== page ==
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Viewpoint: What is Work Opportunity Tax Credit (WOTC) and how is it impacting our community?

By RoxAnn Klugman, J.D., LL.M. (Masters of Tax Laws), Hudson

First, what is Work Opportunity Tax Credit (WOTC)? It is a Federal program initiated in 1996 to give incentives to private employers to hire individuals who consistently face significant barriers to employment. This initiative serves to target specific groups of individuals such as: SNAP (Supplemental Nutrition Assistance Program) recipients; TANF (Temporary Assistance for Needy Families) recipients; SSI (Supplemental Security Income) recipients; long term unemployment recipients; unemployed and disabled veterans; ex-felons; vocational rehabilitation referred individuals; individuals living in empowerment zones.

What is in it for the employer? The employer receives up to $9,600 in tax credits for every person they hire who fits into one of these targeted groups. For example, if the employer owes $20,000 in Federal income tax the $9,600 tax credit reduces the amount owed to $10,400. This is a powerful incentive to hire only those in the targeted groups so the Federal income tax owed can be substantially reduced. This benefits both the employer and the new employee who is in the workforce so it is sound policy for those reasons, but there are unintended consequences created by this Federal program.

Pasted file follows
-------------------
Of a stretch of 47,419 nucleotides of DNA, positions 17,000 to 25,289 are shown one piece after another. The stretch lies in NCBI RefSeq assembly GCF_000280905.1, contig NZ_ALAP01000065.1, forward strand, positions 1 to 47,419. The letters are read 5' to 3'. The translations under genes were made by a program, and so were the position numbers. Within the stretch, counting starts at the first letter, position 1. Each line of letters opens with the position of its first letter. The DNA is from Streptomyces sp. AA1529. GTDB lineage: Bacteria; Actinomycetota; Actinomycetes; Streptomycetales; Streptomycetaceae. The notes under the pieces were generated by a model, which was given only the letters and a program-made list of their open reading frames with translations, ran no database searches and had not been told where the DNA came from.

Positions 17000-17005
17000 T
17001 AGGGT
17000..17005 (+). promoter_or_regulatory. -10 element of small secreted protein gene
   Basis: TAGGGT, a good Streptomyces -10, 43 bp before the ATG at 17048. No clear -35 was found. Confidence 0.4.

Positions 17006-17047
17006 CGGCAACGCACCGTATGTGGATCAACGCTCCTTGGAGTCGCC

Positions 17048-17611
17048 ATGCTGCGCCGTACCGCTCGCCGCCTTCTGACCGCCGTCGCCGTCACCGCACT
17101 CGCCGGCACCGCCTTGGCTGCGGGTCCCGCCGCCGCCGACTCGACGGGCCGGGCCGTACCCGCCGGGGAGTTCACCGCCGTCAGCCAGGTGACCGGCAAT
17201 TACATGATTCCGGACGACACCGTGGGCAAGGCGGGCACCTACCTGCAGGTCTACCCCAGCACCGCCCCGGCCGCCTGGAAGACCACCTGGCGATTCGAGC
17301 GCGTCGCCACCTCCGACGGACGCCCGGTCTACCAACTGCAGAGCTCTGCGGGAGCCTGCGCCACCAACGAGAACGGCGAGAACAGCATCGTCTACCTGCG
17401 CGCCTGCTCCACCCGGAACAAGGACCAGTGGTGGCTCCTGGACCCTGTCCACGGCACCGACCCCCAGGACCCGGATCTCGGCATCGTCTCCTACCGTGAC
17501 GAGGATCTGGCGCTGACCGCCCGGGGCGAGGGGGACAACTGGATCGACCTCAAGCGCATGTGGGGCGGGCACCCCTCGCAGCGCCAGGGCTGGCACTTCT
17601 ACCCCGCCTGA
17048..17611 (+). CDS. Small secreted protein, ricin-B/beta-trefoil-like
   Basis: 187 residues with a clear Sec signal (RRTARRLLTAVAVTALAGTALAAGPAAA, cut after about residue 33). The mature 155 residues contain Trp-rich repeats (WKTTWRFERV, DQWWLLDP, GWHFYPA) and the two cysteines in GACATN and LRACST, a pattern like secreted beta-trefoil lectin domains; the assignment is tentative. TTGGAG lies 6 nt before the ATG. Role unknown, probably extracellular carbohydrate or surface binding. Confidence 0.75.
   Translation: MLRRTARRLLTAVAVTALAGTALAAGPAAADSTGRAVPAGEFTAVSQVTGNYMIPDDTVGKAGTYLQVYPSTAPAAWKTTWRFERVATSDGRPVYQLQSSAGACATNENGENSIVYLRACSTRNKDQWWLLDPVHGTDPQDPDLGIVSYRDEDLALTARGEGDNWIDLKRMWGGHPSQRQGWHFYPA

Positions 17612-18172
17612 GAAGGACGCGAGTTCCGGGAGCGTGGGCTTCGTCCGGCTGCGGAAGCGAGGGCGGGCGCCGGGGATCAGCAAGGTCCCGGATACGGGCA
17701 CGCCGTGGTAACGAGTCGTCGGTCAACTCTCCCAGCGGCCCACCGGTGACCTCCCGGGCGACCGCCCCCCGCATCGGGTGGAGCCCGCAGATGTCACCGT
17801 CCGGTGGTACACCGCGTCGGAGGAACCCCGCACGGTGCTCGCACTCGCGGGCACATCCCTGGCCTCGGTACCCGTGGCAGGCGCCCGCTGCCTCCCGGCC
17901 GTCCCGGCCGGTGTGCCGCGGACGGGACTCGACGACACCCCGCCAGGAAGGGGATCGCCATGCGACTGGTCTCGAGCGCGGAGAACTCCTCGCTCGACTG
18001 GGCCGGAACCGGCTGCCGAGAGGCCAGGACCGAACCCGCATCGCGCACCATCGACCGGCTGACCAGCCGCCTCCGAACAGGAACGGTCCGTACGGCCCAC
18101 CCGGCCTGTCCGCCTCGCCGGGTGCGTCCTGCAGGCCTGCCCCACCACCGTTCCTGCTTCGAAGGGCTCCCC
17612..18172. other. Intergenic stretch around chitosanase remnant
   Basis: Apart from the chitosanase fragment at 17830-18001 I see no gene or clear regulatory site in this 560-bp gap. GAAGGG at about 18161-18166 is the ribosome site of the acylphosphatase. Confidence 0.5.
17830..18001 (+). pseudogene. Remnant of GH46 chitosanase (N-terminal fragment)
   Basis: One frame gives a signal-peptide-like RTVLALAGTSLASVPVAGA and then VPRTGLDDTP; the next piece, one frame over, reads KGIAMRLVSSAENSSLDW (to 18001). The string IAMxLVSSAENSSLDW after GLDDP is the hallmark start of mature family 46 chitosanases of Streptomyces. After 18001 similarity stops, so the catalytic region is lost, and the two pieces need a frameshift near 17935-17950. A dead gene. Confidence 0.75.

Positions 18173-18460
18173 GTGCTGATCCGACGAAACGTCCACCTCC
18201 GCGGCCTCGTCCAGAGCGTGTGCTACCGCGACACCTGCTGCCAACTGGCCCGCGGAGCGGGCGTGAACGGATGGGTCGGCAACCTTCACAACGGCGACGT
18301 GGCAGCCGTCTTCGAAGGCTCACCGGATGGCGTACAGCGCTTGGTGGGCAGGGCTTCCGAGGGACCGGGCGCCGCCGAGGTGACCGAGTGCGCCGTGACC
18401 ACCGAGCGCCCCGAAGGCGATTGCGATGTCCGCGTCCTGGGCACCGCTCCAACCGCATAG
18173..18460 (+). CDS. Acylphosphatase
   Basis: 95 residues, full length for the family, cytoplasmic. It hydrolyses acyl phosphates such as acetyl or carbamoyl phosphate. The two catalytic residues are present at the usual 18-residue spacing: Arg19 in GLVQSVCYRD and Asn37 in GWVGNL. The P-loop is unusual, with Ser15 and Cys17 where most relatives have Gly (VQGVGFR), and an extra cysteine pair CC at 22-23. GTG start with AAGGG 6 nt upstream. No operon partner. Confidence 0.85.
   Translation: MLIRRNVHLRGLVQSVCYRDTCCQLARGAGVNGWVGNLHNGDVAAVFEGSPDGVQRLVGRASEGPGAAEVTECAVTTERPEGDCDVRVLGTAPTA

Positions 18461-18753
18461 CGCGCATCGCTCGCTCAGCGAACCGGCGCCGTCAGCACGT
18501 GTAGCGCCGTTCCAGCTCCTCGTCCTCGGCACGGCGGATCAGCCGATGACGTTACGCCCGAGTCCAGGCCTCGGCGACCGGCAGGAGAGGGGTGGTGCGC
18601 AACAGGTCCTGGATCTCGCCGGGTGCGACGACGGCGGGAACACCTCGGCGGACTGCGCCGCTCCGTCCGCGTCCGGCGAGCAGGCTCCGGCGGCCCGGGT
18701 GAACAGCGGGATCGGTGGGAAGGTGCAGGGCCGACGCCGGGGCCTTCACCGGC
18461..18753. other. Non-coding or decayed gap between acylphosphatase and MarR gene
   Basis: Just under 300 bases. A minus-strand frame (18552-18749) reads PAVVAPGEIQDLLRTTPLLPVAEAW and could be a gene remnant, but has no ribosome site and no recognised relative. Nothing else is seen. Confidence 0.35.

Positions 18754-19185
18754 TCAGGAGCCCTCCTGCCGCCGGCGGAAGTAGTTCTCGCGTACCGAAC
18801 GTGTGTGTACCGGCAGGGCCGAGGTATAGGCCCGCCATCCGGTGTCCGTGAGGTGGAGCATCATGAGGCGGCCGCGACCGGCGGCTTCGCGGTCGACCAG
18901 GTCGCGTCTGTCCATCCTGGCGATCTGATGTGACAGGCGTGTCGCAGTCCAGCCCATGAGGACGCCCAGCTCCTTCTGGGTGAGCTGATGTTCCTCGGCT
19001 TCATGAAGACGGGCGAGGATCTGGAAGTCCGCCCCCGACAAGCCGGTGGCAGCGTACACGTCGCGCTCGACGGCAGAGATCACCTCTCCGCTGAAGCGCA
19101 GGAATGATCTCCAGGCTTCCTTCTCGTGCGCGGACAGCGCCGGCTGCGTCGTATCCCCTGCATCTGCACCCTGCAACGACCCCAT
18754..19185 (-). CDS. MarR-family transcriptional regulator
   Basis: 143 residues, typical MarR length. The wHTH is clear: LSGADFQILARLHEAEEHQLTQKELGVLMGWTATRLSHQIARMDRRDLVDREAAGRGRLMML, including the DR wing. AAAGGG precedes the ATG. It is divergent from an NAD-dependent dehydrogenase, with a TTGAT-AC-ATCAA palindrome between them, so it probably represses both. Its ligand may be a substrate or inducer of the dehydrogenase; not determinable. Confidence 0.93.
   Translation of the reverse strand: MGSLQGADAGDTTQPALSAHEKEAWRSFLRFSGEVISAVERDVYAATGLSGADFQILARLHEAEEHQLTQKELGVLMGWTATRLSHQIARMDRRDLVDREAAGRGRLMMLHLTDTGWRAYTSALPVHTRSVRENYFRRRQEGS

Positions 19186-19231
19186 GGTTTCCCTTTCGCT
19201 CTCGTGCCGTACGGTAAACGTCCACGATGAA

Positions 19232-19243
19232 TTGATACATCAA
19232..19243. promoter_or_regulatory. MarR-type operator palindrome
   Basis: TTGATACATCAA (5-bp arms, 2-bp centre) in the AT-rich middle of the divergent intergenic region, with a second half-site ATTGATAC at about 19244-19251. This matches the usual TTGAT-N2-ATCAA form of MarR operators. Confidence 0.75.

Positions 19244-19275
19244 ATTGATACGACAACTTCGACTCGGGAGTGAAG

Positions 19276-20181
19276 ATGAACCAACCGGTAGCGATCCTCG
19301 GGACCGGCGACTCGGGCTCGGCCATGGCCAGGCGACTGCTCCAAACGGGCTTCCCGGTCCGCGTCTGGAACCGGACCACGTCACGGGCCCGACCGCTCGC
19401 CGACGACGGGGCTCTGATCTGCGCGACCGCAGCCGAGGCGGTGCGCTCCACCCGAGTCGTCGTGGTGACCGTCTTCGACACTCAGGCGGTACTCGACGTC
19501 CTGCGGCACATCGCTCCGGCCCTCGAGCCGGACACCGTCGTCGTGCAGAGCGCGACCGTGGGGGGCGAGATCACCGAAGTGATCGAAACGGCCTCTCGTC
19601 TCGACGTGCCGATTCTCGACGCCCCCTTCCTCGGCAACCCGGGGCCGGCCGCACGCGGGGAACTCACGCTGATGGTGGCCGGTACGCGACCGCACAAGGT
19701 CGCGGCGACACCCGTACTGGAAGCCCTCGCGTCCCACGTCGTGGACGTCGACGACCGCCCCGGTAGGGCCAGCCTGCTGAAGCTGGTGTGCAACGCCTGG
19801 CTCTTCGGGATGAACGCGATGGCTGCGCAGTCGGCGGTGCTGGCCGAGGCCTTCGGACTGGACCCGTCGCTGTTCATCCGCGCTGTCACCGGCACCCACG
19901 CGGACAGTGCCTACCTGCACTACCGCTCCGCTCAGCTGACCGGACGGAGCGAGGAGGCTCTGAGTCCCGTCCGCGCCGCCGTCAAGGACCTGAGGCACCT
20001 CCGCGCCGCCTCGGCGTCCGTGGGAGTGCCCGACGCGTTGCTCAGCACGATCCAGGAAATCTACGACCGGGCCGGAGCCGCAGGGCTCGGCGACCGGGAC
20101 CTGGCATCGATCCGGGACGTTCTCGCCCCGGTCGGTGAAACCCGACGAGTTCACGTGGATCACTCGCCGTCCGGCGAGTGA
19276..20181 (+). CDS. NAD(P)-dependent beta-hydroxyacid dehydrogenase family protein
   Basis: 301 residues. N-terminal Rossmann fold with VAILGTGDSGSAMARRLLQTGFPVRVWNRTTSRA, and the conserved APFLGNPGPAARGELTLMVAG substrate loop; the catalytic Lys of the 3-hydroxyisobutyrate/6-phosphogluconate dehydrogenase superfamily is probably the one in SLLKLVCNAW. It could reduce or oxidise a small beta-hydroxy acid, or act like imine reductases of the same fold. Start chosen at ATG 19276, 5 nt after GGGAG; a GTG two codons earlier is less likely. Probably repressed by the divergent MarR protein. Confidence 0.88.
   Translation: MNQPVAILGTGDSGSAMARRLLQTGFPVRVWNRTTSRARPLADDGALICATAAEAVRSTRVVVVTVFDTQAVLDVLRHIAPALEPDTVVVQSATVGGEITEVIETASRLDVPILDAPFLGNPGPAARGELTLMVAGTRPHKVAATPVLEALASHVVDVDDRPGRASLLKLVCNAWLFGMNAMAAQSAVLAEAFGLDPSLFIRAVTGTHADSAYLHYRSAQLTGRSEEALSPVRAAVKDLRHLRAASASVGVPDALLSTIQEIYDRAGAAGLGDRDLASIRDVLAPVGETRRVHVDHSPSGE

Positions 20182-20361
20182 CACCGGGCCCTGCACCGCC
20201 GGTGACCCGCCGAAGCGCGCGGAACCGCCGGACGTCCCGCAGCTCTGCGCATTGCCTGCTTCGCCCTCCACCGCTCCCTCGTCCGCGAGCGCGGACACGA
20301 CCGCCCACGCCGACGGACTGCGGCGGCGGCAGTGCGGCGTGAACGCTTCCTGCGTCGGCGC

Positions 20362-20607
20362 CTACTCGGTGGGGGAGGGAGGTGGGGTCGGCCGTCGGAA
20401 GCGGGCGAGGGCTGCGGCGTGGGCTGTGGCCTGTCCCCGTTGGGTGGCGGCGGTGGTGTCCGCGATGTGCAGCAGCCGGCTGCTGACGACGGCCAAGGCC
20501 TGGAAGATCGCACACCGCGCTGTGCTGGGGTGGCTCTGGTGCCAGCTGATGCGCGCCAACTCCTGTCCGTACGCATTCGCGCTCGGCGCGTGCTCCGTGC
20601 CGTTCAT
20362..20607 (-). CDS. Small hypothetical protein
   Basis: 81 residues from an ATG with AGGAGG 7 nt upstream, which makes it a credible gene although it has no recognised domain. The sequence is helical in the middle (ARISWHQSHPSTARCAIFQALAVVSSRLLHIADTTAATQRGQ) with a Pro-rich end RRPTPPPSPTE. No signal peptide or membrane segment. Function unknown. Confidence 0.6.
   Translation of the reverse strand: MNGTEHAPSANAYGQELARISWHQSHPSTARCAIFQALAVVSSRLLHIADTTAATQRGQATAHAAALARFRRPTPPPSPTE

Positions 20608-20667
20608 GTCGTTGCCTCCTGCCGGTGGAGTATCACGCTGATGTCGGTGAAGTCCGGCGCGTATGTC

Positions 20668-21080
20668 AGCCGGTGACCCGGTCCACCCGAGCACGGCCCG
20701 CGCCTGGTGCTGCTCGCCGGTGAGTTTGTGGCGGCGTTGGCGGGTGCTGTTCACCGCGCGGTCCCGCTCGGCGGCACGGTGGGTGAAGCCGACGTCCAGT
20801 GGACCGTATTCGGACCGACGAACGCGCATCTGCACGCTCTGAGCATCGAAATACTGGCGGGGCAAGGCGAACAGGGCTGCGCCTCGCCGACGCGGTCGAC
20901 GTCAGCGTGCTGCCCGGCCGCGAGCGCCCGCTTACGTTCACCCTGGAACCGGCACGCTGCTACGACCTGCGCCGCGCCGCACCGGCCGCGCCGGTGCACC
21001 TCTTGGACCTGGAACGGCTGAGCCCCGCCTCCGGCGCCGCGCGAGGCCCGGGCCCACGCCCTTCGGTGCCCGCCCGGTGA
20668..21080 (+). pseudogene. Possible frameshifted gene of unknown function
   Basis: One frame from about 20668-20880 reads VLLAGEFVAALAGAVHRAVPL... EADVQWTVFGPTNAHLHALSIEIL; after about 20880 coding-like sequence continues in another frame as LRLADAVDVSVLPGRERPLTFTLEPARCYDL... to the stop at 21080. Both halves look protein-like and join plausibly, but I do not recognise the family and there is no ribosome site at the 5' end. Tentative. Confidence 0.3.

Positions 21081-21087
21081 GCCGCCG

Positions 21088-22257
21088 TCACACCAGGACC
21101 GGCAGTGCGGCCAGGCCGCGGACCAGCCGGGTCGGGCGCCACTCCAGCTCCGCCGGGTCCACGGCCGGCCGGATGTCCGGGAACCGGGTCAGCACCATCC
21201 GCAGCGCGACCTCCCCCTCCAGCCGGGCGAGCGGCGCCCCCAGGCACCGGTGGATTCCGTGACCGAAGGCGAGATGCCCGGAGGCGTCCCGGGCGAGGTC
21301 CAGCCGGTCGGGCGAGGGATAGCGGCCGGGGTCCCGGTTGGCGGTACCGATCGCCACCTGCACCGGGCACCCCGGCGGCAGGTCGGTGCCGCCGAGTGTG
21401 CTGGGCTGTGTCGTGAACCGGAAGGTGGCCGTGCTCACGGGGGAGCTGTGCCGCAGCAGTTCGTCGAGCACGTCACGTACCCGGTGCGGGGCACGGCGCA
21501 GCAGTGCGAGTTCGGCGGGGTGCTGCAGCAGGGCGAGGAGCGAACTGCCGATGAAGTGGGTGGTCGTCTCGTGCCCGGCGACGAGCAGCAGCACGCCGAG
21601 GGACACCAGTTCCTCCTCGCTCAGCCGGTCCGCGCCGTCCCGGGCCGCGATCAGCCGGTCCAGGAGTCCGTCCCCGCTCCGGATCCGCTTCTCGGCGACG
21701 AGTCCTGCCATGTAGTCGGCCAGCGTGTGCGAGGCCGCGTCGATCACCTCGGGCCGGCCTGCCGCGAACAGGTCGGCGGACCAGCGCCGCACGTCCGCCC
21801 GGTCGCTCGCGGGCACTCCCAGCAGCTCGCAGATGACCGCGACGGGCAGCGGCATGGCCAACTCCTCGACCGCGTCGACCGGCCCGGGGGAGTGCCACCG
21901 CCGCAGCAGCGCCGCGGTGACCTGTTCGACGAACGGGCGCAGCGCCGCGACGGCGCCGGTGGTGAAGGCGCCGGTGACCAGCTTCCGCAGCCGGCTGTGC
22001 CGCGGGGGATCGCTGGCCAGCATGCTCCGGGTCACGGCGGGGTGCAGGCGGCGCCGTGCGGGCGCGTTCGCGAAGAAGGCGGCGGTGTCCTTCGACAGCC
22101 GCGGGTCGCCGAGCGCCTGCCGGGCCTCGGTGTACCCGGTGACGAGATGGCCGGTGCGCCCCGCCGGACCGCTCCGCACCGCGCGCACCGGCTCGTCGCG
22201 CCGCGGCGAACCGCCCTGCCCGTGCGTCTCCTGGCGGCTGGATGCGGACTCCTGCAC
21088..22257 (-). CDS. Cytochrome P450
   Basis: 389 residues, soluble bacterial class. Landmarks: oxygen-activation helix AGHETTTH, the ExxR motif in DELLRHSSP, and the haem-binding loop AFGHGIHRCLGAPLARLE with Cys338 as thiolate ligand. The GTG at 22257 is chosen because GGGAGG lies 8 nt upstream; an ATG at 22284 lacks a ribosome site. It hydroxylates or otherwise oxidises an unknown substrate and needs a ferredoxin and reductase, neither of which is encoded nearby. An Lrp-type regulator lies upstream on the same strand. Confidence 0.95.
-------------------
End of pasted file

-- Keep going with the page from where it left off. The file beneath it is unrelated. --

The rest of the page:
What are the unintended consequences? Individuals who want to enter the workforce but don't fit into these target groups have a difficult time finding entry-level employment. I know people who are looking for a job, a friend, our neighbor's son and my daughter. They are all casualties of this Federal program. They have noticed the "Hiring" signs, filled out the applications and then they are told, "You are not the applicant we are looking to hire." The applications they filled out ask questions to determine if the applicant is in any one of the targeted groups for the WOTC. How is the WOTC program impacting our community? This powerful incentive to reduce the employer's Federal income tax is causing local employers to bring in people who fit into the targeted groups instead of hiring my daughter, my neighbor's son and my friend. Our local people are being denied these jobs and people in the targeted groups are being brought into our community to fill these jobs. Importing people who are in these targeted groups to fill these jobs leads to other consequences that taxpayers will be forced to subsidize.

The St Croix County Board is looking into starting a new transportation service, a little peculiar in our rural community. Be forewarned, public transportation is highly subsidized by taxpayers. Following public transportation the next need will be for more low-income housing. There are a multitude of Federal income tax credits for high-income earners who invest in low-income housing.

In summary, we have choices to make. Do we want to encourage the hiring of local people or do we want to encourage hiring individuals in the targeted groups even if we have to import them from the Twin Cities? The later option means that we, the taxpayers, will heavily subsidize these individuals first through the tax credits given out, then by transportation services, followed by low income housing, and medical services. It looks like the "Big Spenders" on the St Croix County Board have chosen the later option for the county and we will be paying for it with higher and higher taxes and lower employment opportunities for locals.

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